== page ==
Brownies have a lot of variations. They can be just plain chocolate, spiked with espresso or liquor, shot through with fruit filling or mint, swirled with cream cheese, with nuts, or butterscotch. But what people love about the brownie is its texture. There are three brownie styles today: cakey, fudgy, and chewy. Although all brownie recipes have the same ingredients, they vary in their chocolate, sugar, butter, and flour proportions to come up with different brownie textures.
A fudgy brownie recipe typically results to a moist, dense, and bitter chocolate interior. The chocolate used can be unsweetened, bittersweet, or a combination of both. An egg yolk may be added for the greaseless fudgy richness. A wooden spoon is best used in beating to ensure a smooth yet even texture. A chewy brownie recipe, on the other hand, also moist but is not as sticky as the fudgy brownie. The chewiness is due to the following: use of whole eggs, and more all-purpose flour. The egg whites give the brownie its form while the all-purpose flour gives the brownie its chewy texture. The cakey brownie has a little fluffy interior and a moist crumb. This is primarily because the batter has less butter compared to the other recipes. A little corn syrup and milk can be added for more moistness. Brownies need not have expensive chocolate. Bakers may opt for fancier chocolates but the simplest and most popular bittersweet and unsweetened chocolates are still one’s best bet for the best chewy brownie recipe.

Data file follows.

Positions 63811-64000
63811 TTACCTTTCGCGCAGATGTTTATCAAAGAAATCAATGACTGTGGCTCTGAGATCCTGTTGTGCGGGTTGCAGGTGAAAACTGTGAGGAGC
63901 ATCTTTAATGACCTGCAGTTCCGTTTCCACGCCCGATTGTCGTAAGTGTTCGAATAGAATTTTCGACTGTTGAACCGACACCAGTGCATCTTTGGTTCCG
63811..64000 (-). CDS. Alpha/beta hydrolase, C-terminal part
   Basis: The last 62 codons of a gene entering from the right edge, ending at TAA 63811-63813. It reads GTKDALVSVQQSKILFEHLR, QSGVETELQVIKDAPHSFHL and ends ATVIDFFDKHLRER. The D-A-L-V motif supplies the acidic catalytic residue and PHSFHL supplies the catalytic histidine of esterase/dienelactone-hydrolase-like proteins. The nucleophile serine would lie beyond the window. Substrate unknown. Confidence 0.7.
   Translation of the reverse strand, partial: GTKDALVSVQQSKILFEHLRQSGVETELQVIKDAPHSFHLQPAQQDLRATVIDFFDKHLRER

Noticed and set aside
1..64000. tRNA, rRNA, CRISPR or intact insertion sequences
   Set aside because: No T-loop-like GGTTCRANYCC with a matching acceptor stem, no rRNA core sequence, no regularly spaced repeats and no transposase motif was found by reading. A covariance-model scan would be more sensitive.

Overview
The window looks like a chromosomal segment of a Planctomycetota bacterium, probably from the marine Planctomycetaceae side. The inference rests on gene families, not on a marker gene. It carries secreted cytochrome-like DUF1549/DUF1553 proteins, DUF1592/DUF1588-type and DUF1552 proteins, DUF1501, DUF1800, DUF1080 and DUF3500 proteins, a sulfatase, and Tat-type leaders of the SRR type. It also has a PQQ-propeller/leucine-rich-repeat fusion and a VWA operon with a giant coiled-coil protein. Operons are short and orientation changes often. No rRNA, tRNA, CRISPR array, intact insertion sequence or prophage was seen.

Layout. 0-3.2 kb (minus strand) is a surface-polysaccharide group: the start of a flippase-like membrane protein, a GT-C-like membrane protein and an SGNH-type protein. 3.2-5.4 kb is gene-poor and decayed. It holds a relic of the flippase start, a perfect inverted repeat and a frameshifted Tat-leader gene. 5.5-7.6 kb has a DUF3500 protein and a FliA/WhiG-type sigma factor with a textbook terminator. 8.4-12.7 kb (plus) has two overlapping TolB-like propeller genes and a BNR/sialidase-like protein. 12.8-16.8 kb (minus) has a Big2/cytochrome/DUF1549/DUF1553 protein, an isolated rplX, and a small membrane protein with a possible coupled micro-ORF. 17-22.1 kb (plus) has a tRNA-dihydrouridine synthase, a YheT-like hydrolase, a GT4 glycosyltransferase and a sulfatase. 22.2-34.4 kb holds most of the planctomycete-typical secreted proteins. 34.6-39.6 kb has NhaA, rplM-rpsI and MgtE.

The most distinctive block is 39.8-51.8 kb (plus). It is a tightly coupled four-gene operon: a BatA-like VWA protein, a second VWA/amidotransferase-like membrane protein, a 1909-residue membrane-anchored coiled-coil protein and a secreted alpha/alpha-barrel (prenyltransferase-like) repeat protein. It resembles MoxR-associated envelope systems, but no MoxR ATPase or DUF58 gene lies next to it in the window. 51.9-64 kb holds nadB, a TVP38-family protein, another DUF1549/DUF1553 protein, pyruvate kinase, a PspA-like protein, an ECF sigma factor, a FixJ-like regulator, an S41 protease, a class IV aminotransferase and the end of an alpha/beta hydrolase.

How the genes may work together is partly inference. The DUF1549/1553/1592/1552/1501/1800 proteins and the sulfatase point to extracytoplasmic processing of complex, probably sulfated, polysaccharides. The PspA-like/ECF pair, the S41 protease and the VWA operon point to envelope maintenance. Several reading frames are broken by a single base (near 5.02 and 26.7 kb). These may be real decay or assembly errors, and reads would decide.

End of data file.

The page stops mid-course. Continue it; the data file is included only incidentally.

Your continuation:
Baking time also greatly affects the texture of the brownie. To ensure consistency, an oven thermometer can provide valuable help. Fudgy brownie recipe that is baked 3 minutes shorter can result to an unpleasant gooeyness while chewy brownie recipe left to bake 3 minutes longer becomes dry and tough. Metal pans can hasten the time of baking while glass pans make baking longer. One can test the brownies for doneness after twenty minutes of baking. The fingers can be pressed gently into the pan’s center. A toothpick can be inserted in the center. It will surely come out wet. After five to eight minutes, the toothpick can be inserted again. When the toothpick comes out with some moist crumbs, the chewy brownie recipe is done. The toothpick can look moist but if it has wet batter, it means the chewy brownie recipe is not yet done.
When the brownie is already done, it must be cooled then flipped over out of the pan. It will be easier to cut the brownie into squares when it’s out of the pan. So that the brownie can be taken out of the pan easier, parchment or waxed paper can be used to line the bottom of the pan before the batter is poured. It is best to cut the brownie when it is completely cool.
The first brownie is said to be created at Chicago’s Palmer House Hotel when Bertha Palmer requested that a dessert be prepared for her guests attending the fair. The dessert was said to be smaller than a piece of cake and can fit inside the boxed lunches. The first brownie had walnuts and apricot glaze.